Indiana limestone has seldom been more imposing:
The Masonic Temple on Henderson Street at Lancaster Avenue is as formidable as any structure in Fort Worth.
On February 21, 1929, just six weeks after the Moslah Shrine mosque at Lake Worth was destroyed by fire, Shriners and Masons announced plans to build a new temple on Henderson Street downtown.
On September 10, 1930 local Masons met at the South Side lodge on Magnolia Avenue to inspect the plans for the new temple. Architect was fellow Mason Wiley Clarkson. Clip is from the September 12 Dallas Morning News.
On November 14 Masons broke ground for the $700,000 ($10 million today) temple (just two weeks after the cornerstone was laid for Clarkson’s First United Methodist Church five blocks away).
In May 1931 work began on the temple, the cost of which had risen to $1 million ($15 million today). The clip indicates that six thousand Masons would use the temple. Fort Worth’s population in 1930 was 163,447.
The building’s steel skeleton was taking shape in August 1931.
Clip is from the September 27, 1931 Dallas Morning News.
The cornerstone of the temple was laid on September 26, 1931, the cost again estimated at $700,000 ($10 million today). Note that a concert was presented by the Masonic Home and School.
The temple was completed in 1932. One of its first events was the Masons’ annual spring “ceremonial.”
On September 20, 1931 the Dallas Morning News provided some history of Masonry in Fort Worth. The first lodge, Lodge 148, was chartered in 1855. At first members met above a tavern operated by Lawrence Steel on the town square. But the lodge soon built a small building in the block bounded by East Belknap, Grove, East Bluff, and Jones streets (a historical marker at West Belknap and Houston streets says the building was located there). The lodge met on the second floor. The ground floor was used for school classes and church services. The lodge’s first master was Julian Feild.
A roster of early members of Lodge 148 was a who’s who of Fort Worth. To show how active Masons were in early Fort Worth, these members are treated elsewhere at Hometown by Handlebar: Carroll M. Peak, Julian Feild, David Mauck, Lawrence Steel, John Peter Smith, E. M. Daggett, Henry Clay Daggett, Charles B. Daggett, Sam Woody, Ed S. Terrell, Middleton Tate Johnson, Matthew Jackson Brinson, George Saunders, Charles Turner, A. Y. Fowler. (Clip from Proceedings of the Grand Lodge of Texas, From Its Organization in . . . 1837 . . . to . . . 1857, 1857.)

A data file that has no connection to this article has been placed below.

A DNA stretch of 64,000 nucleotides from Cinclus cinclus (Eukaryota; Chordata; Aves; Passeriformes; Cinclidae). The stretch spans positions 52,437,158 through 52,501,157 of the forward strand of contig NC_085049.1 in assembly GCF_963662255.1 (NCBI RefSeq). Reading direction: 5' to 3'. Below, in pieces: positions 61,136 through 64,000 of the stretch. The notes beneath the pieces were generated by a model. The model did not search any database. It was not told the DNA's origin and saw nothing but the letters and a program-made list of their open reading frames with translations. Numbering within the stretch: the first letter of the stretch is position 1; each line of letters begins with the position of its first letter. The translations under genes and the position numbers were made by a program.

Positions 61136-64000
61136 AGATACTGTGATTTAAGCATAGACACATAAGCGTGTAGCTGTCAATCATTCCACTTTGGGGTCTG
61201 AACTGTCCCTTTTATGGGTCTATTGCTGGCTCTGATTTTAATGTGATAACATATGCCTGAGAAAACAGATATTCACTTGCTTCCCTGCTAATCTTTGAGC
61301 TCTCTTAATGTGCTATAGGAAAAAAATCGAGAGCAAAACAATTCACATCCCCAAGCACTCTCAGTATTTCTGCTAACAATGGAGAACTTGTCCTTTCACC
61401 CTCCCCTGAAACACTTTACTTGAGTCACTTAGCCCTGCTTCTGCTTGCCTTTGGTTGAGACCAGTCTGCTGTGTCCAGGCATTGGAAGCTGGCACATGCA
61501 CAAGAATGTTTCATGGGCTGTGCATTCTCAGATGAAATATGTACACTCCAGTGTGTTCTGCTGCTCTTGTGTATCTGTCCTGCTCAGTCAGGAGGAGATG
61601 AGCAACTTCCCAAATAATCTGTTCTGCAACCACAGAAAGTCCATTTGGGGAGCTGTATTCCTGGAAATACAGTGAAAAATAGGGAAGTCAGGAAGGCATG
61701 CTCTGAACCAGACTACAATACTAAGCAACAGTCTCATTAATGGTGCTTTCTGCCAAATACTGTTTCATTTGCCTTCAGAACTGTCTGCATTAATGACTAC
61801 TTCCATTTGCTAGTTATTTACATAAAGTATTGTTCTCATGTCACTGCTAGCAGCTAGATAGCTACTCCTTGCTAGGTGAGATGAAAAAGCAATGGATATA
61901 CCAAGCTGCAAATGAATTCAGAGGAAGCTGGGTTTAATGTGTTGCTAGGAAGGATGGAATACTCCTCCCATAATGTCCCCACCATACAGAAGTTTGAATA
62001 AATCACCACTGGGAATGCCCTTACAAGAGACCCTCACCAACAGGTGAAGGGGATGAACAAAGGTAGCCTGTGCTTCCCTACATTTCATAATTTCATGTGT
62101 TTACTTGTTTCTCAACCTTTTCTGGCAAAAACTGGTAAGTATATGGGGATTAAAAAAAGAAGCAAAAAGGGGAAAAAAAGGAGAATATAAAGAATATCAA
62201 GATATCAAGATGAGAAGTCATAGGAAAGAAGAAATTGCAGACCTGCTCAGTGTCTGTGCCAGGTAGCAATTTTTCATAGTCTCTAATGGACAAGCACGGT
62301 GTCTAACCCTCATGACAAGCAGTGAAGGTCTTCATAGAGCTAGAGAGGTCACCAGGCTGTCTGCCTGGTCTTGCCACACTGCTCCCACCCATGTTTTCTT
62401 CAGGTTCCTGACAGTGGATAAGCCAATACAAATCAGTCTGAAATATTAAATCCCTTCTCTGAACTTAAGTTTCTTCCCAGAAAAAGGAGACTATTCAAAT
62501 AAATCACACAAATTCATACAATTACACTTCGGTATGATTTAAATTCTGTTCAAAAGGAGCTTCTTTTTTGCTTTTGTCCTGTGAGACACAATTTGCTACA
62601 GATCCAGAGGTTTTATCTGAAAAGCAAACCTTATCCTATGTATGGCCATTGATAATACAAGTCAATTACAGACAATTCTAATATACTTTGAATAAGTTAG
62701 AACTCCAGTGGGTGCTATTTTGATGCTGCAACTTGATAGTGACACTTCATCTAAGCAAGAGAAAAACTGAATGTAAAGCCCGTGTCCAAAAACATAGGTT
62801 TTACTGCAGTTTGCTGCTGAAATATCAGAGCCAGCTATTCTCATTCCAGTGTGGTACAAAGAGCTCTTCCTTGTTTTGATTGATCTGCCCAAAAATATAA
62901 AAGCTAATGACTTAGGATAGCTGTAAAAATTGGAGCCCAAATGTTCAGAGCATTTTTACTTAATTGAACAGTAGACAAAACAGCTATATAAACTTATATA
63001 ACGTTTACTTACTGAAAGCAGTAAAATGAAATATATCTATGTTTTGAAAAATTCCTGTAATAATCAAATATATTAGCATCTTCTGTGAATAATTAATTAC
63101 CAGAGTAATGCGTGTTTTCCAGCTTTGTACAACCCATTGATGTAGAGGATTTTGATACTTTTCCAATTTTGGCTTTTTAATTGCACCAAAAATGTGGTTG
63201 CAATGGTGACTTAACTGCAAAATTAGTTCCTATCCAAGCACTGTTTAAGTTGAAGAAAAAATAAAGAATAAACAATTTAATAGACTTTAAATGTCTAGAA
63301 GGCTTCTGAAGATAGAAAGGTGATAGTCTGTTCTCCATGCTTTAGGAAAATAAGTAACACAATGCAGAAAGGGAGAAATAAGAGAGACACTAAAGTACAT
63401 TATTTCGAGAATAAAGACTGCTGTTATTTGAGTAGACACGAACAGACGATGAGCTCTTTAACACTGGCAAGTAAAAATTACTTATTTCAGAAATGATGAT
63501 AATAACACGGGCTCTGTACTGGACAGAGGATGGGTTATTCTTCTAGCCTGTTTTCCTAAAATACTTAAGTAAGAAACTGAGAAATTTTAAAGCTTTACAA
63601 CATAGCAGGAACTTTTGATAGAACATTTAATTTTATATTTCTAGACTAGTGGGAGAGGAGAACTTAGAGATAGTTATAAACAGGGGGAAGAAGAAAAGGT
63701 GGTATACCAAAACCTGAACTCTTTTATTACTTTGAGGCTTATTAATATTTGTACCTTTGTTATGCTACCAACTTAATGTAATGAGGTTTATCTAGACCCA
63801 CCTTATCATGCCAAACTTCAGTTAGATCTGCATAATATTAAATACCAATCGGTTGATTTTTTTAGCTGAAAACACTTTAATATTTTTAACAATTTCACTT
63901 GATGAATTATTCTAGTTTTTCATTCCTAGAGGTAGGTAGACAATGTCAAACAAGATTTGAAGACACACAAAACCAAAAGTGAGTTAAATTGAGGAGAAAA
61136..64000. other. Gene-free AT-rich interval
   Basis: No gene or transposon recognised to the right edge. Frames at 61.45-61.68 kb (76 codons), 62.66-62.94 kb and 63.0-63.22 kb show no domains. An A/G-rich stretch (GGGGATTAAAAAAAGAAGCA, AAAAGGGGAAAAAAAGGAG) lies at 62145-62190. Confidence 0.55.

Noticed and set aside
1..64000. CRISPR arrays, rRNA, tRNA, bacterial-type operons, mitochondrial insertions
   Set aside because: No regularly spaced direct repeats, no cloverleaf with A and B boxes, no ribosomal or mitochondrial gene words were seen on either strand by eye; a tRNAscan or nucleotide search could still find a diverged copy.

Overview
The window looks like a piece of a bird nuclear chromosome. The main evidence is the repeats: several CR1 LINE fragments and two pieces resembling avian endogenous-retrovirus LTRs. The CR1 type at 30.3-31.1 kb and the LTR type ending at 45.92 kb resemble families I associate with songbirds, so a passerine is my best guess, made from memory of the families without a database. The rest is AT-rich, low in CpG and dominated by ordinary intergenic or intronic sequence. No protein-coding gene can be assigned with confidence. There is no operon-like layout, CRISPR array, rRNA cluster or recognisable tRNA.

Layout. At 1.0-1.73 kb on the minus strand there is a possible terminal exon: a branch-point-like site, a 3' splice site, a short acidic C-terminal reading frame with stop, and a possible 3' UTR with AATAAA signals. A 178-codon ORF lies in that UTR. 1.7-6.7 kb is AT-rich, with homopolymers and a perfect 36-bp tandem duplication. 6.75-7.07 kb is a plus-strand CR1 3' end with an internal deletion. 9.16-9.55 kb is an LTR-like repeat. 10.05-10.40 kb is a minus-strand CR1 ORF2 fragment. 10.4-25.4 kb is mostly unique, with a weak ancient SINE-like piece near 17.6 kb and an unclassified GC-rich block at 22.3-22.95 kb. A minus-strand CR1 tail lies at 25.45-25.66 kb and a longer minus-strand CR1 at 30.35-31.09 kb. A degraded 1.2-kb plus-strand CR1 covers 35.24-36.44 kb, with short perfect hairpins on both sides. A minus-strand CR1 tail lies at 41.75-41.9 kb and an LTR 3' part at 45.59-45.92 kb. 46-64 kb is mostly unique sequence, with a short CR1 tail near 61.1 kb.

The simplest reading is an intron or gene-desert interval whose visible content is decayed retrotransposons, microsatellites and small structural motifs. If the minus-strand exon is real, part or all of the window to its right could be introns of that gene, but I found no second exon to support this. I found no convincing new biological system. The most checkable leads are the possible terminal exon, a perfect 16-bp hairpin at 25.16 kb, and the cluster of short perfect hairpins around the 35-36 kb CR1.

This Star-Telegram clip shows that the original 1855 Masonic lodge building was still standing in 1932. Pity that building could not have been moved out of the way of progress and preserved as the oldest public structure in Fort Worth.
Among the treasures in the 1932 temple is the Masonic bell (cast in 1782) from that first lodge hall.
Some more views of the Masonic Temple (now called the “Masonic Center”):
Architecturally the building is “a little bit country, a little bit rock and roll”: stepped like an Egyptian ziggurat, some art deco elements, . . .
. . . some classical elements, as in these keystones, dentil molding, and ionic columns.
Main entrance doors.
Thanks for the article. My brother-law was a Mason who went on to become a Shriner and helped put the electrical work together for the Houston Shriner’s Circus and Children Hospital.
I remember noticing that building for the first time in the mid-1950s. I was under 10 years of age at the time, but the building intrigued me. I asked my mother if we could go inside, and she just laughed and said “No one but the Masons can go inside. You have to be a member.” Well sir, that hooked me right then and there. About 25 years later I attended a meeting there. It is a real Fort Worth treasure.
Lovely details. And some weird details, thanks. We should probably revise our nickname for this 30′
s monolith, since we’ve seen it only from our car–we call it “the Albert Speer building”
An apt comparison, Tom Campbell. Wish we had time-lapse film of that edifice rex being built. Fortunately for Cowtown, Clarkson’s buildings have fared far better than Speer’s did.
I live in Colorado now, but I am a permanent (endowed) member of Fort Worth Lodge #148. I am very proud to call this Lodge home, and it is definitely still in operation and very active. Look them up on Facebook and arrange a visit.
Mr. Hagood, a lodge member, gave me a tour of the building when I was researching. That’s when I took the photo of the bell (and the Mighty Mites bench).
I’ve worked in this building for nearly 33 years.
Very grand looking structure. Have you been inside? I have only seen it up close a couple of times. Do the Masons still hold meetings there?
It is indeed. I got a brief tour when I took the photo of the bell. The interior is lavish. I felt like Indiana Jones.
Clunky, graceless pseudo-ziggurat; one of our least attractive attractions. Still, it would probably stand up to a moderate hurricane!
I look at the moderne boxes of the 1930s like I do the cars of the 1950s: not as graceful as those that came before (cars of the 1930s) but more graceful than those that came later (cars of the 1960s-). The style of the temple, the Kress Building, and Hedrick’s city hall and public library may not be as engaging as the style of Sanguinet and Staats and the style of other buildings by Clarkson and Hedrick, but to me it’s more engaging than the blue glass stalagmites that came later.